7th International Conference on Spoken Language Processing
September 16-20, 2002
Speakers spontaneously produce meaningful manual, bodily, and facial movements when engaged in interactive communication . This is universally true. Gestures serve as aids to communication and also as embodied representations of meanings, with a role in structuring connected discourse, linked with working memory. Given their communicative and cognitive significance in normal language use, it is important to study the alterations these behaviors undergo in language pathological conditions such as aphasia, right hemisphere communication disorders, and Parkinsonís disease (PD); also, to assess the effects of therapies for these disorders on gesture. Here we sketch the connections between (i) the role of gesture in language, (ii) research on the disabling effects of Parkinsonís disease on spoken communication, emphasizing voice, dysprosody, and flattened affect, (iii) the link between speech prosody and speech-accompanying gesture, and (iv) the spread of effects of Lee Silverman Voice Treatment (LSVT) therapy beyond amelioration of voice deficits, possibly extending to speech-accompanying gestures. Preliminary analyses of narrative discourse data from four PD patients are summarized. Two of these patients were videotaped for comparison on and off Levodopa medications; two were videotaped pre- and post-LSVT.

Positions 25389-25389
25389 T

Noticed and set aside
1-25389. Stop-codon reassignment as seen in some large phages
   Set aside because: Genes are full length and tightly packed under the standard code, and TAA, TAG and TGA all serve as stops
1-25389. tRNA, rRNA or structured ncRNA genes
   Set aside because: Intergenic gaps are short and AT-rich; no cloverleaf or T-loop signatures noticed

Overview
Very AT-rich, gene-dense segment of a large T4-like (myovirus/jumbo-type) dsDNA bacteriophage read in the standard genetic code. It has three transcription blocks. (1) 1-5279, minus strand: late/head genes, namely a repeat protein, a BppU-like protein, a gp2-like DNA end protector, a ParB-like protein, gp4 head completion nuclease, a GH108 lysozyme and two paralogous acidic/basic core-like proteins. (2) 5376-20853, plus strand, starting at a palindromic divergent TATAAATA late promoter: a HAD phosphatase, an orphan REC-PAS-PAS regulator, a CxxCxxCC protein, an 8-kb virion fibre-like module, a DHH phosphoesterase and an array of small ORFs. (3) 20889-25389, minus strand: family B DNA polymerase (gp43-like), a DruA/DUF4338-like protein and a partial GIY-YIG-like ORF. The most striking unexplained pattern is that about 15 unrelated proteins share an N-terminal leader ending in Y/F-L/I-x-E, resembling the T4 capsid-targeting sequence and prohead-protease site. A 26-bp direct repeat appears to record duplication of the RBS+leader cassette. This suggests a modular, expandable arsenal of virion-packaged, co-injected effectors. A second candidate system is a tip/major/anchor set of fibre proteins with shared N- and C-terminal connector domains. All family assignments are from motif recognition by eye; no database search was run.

Bibliographic reference. Duncan, Susan (2002): "Preliminary data on effects of behavioral and levodopa therapies on speech-accompanying gesture in parkinson≤s disease", In ICSLP-2002, 2481-2484.